The History of Morse Code - K8UTT

The History of Morse Code - K8UTT

The History of Morse Code Ford Amateur Radio League David Treharne, N8HKU November 9, 2006 The Task In the 1800s, communication over wires had been established. Europe, French, British, Germans all had patents on various telegraphy designs, by such people as Charles Wheatstone They were, however, complicated and unreliable.

An American Republic prize existed for an efficient communications system that covered the Atlantic Coast. Prior communications were done by optical signalling, which had distance and weather conditions issues. Samuel Morse Born: April 24, 1791 In Charlestown, MA Education: Degree in Art and Sculpture from Yale

University Occupation: Painter of Portraits and other art. Created over 200 portraits during his lifetime. Got involved in Electricity later in life. Communications Issues Samuel Morse found existing communications frustrating. During one of several trips to

Europe aboard the Sully in 1832, he discussed electricity and long distance communication with Dr. Charles Thomas Jackson, a medical doctor who also worked with electricity and magnetism, and who dabbled with the telegraph himself. In Pursuit of a Design In 1835, Morses career as

an artist was not feeding his family. Knowing that others were working on the telegraph as well, he got to work on his own design. Charles Wheatstone was one of the competitors. Wheatstone used 5 circuits, two were energized to send a letter. J, C, Q, U, X and Z had to be omitted, though, making words difficult. Morses Early Work

Morse was working on a device that could print out the code on a piece of paper, allowing unattended reception of the code. His original code used numbers to equal words He quickly determined that this method was not going to work well, though. The conversion of numbers to words was too limiting.

The Alphabetic Code Morse developed the code for both letters and numbers around 1935. This allowed for unlimited communication. Here is an early aid for learning the code. Timeline to Demonstrations 1838: Demonstrated messaging on 3 miles of wire around New York University Exhibition Hall 1843: Morse finally secured a $30,000 grant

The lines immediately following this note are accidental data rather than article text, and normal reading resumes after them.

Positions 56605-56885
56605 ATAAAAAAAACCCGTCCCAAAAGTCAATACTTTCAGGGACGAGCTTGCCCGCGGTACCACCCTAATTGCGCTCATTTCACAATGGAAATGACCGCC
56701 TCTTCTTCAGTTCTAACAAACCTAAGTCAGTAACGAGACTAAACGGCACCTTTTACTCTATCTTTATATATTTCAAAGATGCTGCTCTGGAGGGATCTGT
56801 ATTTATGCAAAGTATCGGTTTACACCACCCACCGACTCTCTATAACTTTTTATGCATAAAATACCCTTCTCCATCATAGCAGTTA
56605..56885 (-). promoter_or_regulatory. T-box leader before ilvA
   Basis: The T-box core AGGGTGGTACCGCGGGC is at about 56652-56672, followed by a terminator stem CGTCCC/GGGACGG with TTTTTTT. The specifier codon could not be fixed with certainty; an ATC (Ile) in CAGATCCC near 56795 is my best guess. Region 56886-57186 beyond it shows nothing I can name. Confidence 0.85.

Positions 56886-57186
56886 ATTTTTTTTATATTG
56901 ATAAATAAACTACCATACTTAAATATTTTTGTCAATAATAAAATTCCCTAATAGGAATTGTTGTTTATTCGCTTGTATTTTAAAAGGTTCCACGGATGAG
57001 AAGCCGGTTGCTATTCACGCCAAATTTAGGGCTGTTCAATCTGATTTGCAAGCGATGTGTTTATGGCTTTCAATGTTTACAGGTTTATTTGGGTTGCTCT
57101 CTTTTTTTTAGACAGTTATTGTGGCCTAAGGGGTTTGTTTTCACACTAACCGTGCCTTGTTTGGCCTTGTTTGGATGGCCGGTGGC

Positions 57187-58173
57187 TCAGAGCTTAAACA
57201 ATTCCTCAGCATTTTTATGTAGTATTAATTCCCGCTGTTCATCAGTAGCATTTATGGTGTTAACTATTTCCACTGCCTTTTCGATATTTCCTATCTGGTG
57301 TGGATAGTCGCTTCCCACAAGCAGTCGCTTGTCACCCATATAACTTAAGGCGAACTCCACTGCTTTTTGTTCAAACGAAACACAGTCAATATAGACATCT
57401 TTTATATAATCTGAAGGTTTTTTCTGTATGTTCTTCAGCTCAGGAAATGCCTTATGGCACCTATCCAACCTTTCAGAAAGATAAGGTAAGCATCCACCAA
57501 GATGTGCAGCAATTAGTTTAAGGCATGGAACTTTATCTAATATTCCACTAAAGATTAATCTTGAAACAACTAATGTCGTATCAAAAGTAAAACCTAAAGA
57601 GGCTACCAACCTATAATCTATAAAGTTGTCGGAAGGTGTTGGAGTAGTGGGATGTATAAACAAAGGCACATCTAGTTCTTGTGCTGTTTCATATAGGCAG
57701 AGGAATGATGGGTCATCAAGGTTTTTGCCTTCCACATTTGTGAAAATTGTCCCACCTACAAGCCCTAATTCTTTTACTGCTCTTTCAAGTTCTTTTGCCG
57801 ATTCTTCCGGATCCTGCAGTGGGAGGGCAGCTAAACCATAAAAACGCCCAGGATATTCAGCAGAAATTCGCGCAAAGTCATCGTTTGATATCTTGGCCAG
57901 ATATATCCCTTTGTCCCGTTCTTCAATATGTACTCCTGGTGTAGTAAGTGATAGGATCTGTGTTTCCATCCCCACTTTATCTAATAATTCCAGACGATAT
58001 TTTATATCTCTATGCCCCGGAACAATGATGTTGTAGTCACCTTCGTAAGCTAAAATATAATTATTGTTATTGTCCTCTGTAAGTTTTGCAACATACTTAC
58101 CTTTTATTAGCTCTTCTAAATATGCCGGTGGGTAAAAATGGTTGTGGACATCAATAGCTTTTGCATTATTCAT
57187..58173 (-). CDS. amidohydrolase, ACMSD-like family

to make a demonstration Original Line made between Baltimore to Washington DC. Insulation failures prevented underground installation, B&O Railroad Counsel John Latrobe convinced Morse to string the wires on poles along the rail track. Convincing Demonstration May 24, 1844: Messages were sent back and forth between Baltimore and the Supreme Court chamber, including the infamous phrase: What Hath God Wrought

Messages from the capital to Baltimore in the ensuing days and weeks gave the Baltimore Patriot the scoop over rivals, and the value of the telegraph as a communication media was firmly established. Newspapers touted the transmission via Telegraph across their mastheads. Start of Commercial Business Samuel Morse made his first patent application in 1837. Attempted to sell his invention to the government for $100,000.

Started the Magnetic Telegraph Company in 1845. Western Union bought up the various telegraph companies in 1857. Royalties made Morse quite wealthy by the end of the Civil War. Final Tidbits Telegraph: Greek: Tele=Distant, Graphos= Writing Morse attempted to choose the shortest code for the most often used letters. He toured

New York print shops and counted their letter type to choose the final code. When Marconi sent the first wireless transmissions overseas, Morse Code was the logical method, easy to use, and well known to all telegraph operators (he sent s) Credits QST: April 1991: Samuel F. B. Morse, Radios Mysterious Progenitor

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